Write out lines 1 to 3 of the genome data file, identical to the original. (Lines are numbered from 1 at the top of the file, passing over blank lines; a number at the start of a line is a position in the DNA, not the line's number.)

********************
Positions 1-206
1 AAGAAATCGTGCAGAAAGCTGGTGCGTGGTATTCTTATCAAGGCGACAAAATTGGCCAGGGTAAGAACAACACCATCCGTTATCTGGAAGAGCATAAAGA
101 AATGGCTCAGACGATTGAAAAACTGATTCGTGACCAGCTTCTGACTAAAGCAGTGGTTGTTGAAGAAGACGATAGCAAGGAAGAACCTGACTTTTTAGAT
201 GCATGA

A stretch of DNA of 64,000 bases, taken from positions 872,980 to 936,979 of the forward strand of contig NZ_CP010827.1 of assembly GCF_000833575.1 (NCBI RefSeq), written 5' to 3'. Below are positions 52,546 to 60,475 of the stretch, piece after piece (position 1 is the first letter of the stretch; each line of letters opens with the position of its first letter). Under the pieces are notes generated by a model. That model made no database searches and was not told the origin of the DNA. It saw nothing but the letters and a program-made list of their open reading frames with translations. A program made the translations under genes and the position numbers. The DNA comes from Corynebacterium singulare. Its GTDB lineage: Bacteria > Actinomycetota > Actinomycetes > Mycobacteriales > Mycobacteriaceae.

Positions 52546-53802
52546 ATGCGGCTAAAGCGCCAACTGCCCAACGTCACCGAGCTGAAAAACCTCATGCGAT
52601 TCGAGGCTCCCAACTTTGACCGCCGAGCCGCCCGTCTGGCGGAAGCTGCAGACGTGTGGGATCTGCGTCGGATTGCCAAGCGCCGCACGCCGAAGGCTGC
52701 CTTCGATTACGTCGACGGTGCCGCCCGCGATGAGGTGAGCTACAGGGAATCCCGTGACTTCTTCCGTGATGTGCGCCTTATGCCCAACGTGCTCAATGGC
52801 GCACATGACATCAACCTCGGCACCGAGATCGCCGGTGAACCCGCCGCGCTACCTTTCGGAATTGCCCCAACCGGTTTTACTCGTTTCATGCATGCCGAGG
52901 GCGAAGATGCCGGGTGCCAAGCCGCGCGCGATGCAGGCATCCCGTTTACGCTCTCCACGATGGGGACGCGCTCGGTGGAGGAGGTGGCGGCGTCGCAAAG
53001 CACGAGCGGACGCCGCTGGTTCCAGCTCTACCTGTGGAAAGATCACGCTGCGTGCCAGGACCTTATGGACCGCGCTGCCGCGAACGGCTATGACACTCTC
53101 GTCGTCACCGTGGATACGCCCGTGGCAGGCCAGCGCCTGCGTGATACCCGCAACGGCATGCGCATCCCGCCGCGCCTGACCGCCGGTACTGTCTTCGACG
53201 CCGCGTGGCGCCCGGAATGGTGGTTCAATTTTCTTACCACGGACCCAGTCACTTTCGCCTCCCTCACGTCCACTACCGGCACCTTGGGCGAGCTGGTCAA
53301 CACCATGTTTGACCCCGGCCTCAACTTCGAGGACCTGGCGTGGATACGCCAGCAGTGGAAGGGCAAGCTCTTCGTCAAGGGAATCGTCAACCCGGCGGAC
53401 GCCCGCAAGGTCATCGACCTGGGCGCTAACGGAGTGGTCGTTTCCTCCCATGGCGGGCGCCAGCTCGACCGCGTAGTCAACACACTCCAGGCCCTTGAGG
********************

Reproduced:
Positions 1-206
1 AAGAAATCGTGCAGAAAGCTGGTGCGTGGTATTCTTATCAAGGCGACAAAATTGGCCAGGGTAAGAACAACACCATCCGTTATCTGGAAGAGCATAAAGA
101 AATGGCTCAGACGATTGAAAAACTGATTCGTGACCAGCTTCTGACTAAAGCAGTGGTTGTTGAAGAAGACGATAGCAAGGAAGAACCTGACTTTTTAGAT